She is currently co-editing with Jean-Michel Ganteau The Poetics and Ethics of (Un)grievability in Contemporary Fiction and the Brill Handbook of Literary Criticism and Ethics.

Patrick BrownHoping as Coping amid Vulnerability: a Post-Formal Perspective

Hope is a fundamental and enduring process by which individuals, organisations and communities cope amid conditions of vulnerability and uncertainty. Whereas some perspectives on hope, for example in theology and the caring sciences, have tended to emphasise its positive impact on motivation and endurance amid suffering, critical work in sociology and anthropology has also indicated a ‘dark-side’ to hope. In this keynote I will explore some of these important insights into hoping in late-modernity, first drawing upon a wider literature and, in particular, developing insights from the sociology of risk and uncertainty, which help us to conceptualise hope in relation to other social processes of coping amid vulnerability and uncertainty, such as trust, risk and magic.
From this conceptual basis, I will then draw upon research in different healthcare contexts, including treatment for psychosis and for advanced-stage cancer, to explore in more detail what it means to live with hope. I especially want to illuminate some of the inherent tensions and contradictions that are very much apparent within vulnerable individuals’ narratives of hoping. Indeed, I will argue that these tensions are central to the nature of hope and, moreover, grant us important insights into related processes of coping such as faith, magic and rituals. Social scientists have created a number of obstacles to understanding these everyday forms of coping amid vulnerability. I will conclude my lecture by considering some useful techniques for working round these obstacles, which I characterise in terms of adopting a ‘post-formal’ perspective.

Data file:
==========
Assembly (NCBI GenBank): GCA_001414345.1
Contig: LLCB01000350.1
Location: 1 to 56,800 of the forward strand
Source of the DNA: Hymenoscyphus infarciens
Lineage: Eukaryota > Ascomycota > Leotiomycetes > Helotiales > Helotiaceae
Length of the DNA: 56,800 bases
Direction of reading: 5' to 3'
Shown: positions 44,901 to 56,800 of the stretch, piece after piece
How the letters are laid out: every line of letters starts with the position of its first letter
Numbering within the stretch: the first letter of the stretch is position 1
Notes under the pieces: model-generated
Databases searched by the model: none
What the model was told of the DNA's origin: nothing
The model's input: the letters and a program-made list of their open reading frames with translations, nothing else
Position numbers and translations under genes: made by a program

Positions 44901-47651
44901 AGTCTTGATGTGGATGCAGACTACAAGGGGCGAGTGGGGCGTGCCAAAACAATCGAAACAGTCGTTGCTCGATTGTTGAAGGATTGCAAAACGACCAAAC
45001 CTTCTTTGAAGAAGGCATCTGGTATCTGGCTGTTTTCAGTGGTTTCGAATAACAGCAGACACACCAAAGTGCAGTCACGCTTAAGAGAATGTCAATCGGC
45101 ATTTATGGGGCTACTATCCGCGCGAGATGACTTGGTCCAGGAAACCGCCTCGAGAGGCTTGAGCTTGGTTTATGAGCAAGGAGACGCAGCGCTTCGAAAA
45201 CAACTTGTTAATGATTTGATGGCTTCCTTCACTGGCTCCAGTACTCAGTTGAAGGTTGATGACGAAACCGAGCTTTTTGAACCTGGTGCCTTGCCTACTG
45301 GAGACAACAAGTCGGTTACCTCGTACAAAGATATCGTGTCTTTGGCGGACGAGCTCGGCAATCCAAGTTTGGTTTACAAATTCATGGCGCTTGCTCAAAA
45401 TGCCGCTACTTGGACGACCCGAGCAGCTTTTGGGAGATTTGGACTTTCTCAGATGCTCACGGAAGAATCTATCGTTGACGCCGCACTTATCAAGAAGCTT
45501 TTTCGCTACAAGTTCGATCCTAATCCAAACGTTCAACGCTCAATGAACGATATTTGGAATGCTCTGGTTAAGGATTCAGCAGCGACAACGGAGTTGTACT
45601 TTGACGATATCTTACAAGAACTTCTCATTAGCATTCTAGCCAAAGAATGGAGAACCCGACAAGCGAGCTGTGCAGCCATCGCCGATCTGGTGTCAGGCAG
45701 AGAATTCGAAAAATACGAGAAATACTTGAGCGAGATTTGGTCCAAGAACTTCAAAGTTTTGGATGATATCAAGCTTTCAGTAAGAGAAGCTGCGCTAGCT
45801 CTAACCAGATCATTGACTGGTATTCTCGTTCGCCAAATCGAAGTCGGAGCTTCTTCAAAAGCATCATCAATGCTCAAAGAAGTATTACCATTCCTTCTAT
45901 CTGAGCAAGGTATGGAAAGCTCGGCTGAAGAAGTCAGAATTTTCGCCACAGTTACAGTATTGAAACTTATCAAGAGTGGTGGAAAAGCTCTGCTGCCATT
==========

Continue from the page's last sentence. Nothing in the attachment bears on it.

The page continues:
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Patrick Brown (University of Amsterdam)

Patrick Brown is associate professor in the Department of Sociology at the University of Amsterdam and director of the research group on Political Sociology, within the Amsterdam Institute of Social Science Research. Patrick has twice been the Chair of the Research Network on Sociology of Risk and Uncertainty (RN22) within the European Sociological Association (2009-2013; 2019-2021) and is the editor of Health, Risk & Society

Patrick’s research mainly focuses upon social processes by which individuals, groups and organisations cope with vulnerability and uncertainty – including risk, trust, hope, rituals, and faith, among others – and the way these processes shape one another, wider organisational dynamics and the everyday practices of professionals and patients. In researching and conceptualising these phenomena, Patrick has engaged with a range of social and political theory, particularly work by Mary Douglas, Norbert Elias, Jürgen Habermas and Alfred Schütz. 

On a more applied level – Patrick has worked on or coordinated a number of projects funded by, or carried out in cooperation with, organisations including the Royal College of Physicians, the European Commission, the UK Government (Department of Work and Pensions) and the European Medicines Agency. These studies have looked at various features of citizens’ lived experiences, (dis)trust, the engagement of patients and professionals, and the implications of these for policy-making.

Patrick recently finished a book On Vulnerability (Routledge 2021) and he is currently working with colleagues at Århus, Leiden and Vienna on the REACTOR project, financed by the DFF (Independent Research Fund Denmark).